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Fireball XL5: The Hunt for XL8! – A Gerry Anderson A21 News Story

The mighty retro motors of XL5 roared into life, slowing the huge craft as it approached the bizarre cluster of asteroids ahead.

Captain Steve Zodiac checked in with Professor Matic and requested an update. From the centre of his revolving desk in the observation bay, the Professor spun around and took a reading on the spacemascope.

“There’s a faint trace on course one-four-two, zero-blue, Steve”
“Thanks Matt, I’ll take her in closer, could be we’ve found XL8. Venus, you’d better get the medical bay set up. If it is Erin’s ship, it’s my hunch she’s going to need your help.”
“Okay Steve, I’m on my way.”

Doctor Venus made her way swiftly to her medical bay, preparing emergency treatment packs. Meanwhile, back in the control room, Steve peered through the observation window as the asteroids loomed closer. Instinctively, he ordered Robert to keep Fireball at a safe distance. Too close to one of those colossal rocks and it would be XL5 in need of a rescue.

Robert nodded his transparent head and repeated the order in his strange metallic voice, “Keep. Distance. Keep. Distance.”

They were soon passing the outer perimeter of the asteroid field. Around the streamlined silver ship, the huge chunks of rock spun lazily in space like spores in a light breeze. Then, Steve saw it, a gleam of metal in the distance, no bigger than a fingernail. Gently, he eased the controls over and with infinite care he piloted the ship cautiously towards the flickering light.

As XL5 neared the object, Steve could make out the shape of a spacecraft that, barring its hull markings, was identical to his own. Fireball XL8 was hanging there in space, looking for all the world like a ghost ship. There was no sign of a light inside and no indication of movement.

Steve radioed the others, “Okay folks, we’ve found XL8. Doesn’t look like there’s any activity on board, so let’s pay it a visit. Meet me in the ejector bay. You stay here Robert, and watch out for those asteroids, got it?”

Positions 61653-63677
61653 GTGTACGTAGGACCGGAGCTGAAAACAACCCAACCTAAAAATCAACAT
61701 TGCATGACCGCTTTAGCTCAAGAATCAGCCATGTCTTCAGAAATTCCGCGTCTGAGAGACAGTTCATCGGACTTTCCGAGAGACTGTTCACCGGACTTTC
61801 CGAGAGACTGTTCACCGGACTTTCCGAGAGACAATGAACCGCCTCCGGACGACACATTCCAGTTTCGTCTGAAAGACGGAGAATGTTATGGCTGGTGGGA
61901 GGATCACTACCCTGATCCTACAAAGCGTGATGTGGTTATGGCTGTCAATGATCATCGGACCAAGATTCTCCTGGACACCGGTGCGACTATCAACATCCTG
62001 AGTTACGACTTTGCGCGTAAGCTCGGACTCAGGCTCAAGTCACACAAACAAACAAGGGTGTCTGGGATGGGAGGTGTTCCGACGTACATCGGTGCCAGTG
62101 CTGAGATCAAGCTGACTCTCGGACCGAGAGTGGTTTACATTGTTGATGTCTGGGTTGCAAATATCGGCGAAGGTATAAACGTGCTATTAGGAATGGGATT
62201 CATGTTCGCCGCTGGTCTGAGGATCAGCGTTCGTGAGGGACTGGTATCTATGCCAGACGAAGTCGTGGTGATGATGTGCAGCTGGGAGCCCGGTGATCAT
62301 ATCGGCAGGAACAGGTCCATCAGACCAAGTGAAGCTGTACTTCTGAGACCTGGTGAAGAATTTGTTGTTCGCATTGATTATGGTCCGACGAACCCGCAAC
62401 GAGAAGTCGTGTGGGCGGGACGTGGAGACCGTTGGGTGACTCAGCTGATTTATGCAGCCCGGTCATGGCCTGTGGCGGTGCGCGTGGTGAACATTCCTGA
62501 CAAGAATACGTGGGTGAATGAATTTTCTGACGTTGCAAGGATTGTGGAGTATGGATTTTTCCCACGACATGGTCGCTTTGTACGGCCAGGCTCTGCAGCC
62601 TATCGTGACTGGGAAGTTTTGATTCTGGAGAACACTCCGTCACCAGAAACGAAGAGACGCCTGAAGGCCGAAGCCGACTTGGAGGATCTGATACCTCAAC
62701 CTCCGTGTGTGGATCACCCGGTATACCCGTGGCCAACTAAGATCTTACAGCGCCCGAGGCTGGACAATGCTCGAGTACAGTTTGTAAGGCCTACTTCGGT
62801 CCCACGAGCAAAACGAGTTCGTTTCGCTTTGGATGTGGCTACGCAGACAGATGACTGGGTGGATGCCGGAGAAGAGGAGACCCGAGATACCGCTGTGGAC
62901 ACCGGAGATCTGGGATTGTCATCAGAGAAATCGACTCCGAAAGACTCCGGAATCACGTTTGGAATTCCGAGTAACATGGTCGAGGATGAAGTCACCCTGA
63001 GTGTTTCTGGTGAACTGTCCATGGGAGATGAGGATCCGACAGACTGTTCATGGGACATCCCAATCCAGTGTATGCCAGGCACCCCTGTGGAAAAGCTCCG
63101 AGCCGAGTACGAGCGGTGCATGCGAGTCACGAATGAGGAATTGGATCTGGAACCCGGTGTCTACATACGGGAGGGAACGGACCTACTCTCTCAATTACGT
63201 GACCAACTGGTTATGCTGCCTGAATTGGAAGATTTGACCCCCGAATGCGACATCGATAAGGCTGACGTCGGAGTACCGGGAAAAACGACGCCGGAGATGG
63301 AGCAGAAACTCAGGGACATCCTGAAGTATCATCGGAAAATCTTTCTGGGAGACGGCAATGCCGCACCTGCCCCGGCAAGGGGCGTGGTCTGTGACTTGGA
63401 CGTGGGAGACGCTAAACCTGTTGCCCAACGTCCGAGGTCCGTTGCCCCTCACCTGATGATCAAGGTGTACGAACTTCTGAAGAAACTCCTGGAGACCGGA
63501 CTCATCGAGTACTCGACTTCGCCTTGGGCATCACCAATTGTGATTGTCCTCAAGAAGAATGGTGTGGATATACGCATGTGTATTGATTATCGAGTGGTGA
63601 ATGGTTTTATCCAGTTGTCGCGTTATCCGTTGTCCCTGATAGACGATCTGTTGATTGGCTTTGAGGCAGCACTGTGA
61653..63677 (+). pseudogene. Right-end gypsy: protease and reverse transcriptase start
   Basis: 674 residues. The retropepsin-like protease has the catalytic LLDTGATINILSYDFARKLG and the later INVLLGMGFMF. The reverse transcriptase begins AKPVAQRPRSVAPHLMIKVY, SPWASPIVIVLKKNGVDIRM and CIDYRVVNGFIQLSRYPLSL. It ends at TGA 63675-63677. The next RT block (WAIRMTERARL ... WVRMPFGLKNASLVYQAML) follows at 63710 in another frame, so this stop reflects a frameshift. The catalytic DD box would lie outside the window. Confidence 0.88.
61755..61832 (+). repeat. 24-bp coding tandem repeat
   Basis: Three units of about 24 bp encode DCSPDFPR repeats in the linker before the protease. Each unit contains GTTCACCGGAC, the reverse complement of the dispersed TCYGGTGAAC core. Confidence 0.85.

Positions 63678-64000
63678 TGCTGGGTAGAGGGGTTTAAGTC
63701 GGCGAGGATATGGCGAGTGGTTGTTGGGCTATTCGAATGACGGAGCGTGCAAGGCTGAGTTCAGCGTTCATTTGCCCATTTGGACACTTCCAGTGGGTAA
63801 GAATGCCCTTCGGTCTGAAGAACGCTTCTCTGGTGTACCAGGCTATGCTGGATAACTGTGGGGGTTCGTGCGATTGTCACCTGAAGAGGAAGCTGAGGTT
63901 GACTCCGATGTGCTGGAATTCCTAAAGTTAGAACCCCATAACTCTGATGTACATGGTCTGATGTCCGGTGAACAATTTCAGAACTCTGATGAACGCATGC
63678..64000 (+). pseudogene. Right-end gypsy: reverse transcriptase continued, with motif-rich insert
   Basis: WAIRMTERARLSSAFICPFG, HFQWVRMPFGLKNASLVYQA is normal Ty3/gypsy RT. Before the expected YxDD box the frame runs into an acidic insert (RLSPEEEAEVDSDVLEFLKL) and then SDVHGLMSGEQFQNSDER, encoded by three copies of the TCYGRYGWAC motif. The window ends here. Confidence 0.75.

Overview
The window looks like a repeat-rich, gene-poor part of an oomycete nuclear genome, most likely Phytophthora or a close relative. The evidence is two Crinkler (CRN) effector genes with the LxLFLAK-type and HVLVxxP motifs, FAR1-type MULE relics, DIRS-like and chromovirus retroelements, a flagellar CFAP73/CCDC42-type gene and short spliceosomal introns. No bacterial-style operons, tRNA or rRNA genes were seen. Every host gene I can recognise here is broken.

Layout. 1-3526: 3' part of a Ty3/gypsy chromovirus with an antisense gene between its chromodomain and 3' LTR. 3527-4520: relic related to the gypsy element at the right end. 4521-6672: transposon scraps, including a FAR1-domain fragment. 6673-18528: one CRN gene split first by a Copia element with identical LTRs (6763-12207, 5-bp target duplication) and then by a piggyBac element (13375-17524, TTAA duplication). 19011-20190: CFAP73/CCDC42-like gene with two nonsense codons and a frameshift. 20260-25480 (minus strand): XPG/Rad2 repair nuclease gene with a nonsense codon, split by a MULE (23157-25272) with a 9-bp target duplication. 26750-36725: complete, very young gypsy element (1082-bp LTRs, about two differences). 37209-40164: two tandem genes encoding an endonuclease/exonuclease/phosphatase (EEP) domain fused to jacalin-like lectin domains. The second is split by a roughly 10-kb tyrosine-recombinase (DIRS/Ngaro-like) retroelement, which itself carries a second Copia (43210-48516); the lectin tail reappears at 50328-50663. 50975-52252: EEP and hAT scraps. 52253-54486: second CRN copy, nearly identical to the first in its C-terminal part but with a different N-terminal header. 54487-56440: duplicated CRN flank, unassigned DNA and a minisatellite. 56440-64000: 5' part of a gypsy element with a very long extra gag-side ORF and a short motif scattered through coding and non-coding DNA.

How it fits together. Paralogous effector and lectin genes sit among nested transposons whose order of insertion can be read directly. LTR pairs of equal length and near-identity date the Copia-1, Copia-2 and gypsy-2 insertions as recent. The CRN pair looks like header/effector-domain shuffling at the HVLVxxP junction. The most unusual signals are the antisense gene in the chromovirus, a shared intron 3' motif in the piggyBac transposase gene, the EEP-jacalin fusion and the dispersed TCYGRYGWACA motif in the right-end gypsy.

With a whoosh of depressurisation, Steve, Matt and Venus were ejected into space. As they engaged their personal thruster packs, Steve found himself marveling for the thousandth time at the ingenuity of the bright spark who had invented the oxygen pills keeping all three of them alive.

They reached the airlock of XL8 and proceeded inside one at a time. There was the familiar hiss of the pressure equalising and the inner hatch slid open. All three of them switched on their torches and proceeded along the main corridor of the eerily silent vessel.

Doctor Venus broke the silence, “How many crew on board, Steve?”
“Just two, Captain Summers and Chuck Morrison.”
“Let’s hope they’re okay.”

The door of the control room slid open automatically and as they stepped through their torches illuminated the faces of two people seated at the controls.

At the sight of his colleagues, Steve let out a relieved sigh, “Erin, Chuck! Boy am I glad to see you two are okay!”

But before he could say another word, Captain Summers sprang from her chair and clamped a hand across Steve’s mouth while Chuck urgently held a finger to his lips and looked imploringly at Matt and Venus. The pair stood in the doorway, baffled. Steve met Erin’s eyes and nodded slowly.

He lowered his voice to a near whisper, “What’s going on?”
Erin’s voice was equally quiet, but tense with fear, “You shouldn’t have come, Steve. You don’t know what you’ve gotten yourself into.”

Suddenly, Robert’s voice blared out from Steve’s personal radio communicator, “Keeping. Distance. Are. You. All. Right?”

The message had no sooner finished reverberating around the control room when there was a strange rumbling noise from outside. Venus gasped, her eyes wide with surprise. Somehow, incredibly, the asteroids were moving closer to each other, forming one structure. No, not a structure… a figure. A colossal figure made from hundreds of thousands of tons of rock. And then, it began to move towards them.

Steve rounded on Erin, “That’s why you’ve been out of contact for so long, you were keeping quiet so as not to be noticed!”

Erin nodded, “That’s right. But now it’s awake… and there’s no way out of this for any of us.”


Written by
Andrew Clements

A writer, film maker and self confessed Gerry Anderson fanatic. Free to good home.

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